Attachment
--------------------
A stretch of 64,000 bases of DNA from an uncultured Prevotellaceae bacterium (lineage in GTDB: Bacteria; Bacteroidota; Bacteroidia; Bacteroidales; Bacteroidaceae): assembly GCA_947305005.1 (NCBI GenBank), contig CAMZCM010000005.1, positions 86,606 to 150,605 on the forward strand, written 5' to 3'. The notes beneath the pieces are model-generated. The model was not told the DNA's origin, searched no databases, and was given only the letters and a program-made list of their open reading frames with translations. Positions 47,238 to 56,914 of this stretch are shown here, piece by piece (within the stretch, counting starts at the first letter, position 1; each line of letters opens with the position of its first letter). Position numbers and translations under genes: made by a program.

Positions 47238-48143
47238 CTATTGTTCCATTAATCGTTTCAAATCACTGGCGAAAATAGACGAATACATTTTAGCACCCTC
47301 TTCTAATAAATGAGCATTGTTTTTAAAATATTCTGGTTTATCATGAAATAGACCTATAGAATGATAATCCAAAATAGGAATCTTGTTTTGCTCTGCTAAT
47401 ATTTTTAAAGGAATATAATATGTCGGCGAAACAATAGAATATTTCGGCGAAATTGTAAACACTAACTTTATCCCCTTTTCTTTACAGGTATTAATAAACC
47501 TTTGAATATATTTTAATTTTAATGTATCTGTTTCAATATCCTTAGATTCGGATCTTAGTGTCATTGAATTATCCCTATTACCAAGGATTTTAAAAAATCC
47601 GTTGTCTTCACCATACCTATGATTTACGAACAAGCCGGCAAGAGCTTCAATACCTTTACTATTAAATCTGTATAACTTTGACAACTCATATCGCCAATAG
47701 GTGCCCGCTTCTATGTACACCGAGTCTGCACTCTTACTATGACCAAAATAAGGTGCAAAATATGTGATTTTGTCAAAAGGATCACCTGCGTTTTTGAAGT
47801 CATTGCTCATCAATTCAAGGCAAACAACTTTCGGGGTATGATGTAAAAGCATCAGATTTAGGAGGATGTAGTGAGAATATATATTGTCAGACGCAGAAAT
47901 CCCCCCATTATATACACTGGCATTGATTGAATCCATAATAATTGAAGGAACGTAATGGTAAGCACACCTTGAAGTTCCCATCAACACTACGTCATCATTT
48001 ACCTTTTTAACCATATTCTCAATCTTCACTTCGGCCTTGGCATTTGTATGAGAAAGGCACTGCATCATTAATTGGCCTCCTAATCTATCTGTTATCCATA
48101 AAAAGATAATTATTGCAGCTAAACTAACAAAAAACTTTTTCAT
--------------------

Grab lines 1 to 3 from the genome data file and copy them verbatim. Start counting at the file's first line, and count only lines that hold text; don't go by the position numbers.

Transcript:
A stretch of 64,000 bases of DNA from an uncultured Prevotellaceae bacterium (lineage in GTDB: Bacteria; Bacteroidota; Bacteroidia; Bacteroidales; Bacteroidaceae): assembly GCA_947305005.1 (NCBI GenBank), contig CAMZCM010000005.1, positions 86,606 to 150,605 on the forward strand, written 5' to 3'. The notes beneath the pieces are model-generated. The model was not told the DNA's origin, searched no databases, and was given only the letters and a program-made list of their open reading frames with translations. Positions 47,238 to 56,914 of this stretch are shown here, piece by piece (within the stretch, counting starts at the first letter, position 1; each line of letters opens with the position of its first letter). Position numbers and translations under genes: made by a program.

Positions 47238-48143
47238 CTATTGTTCCATTAATCGTTTCAAATCACTGGCGAAAATAGACGAATACATTTTAGCACCCTC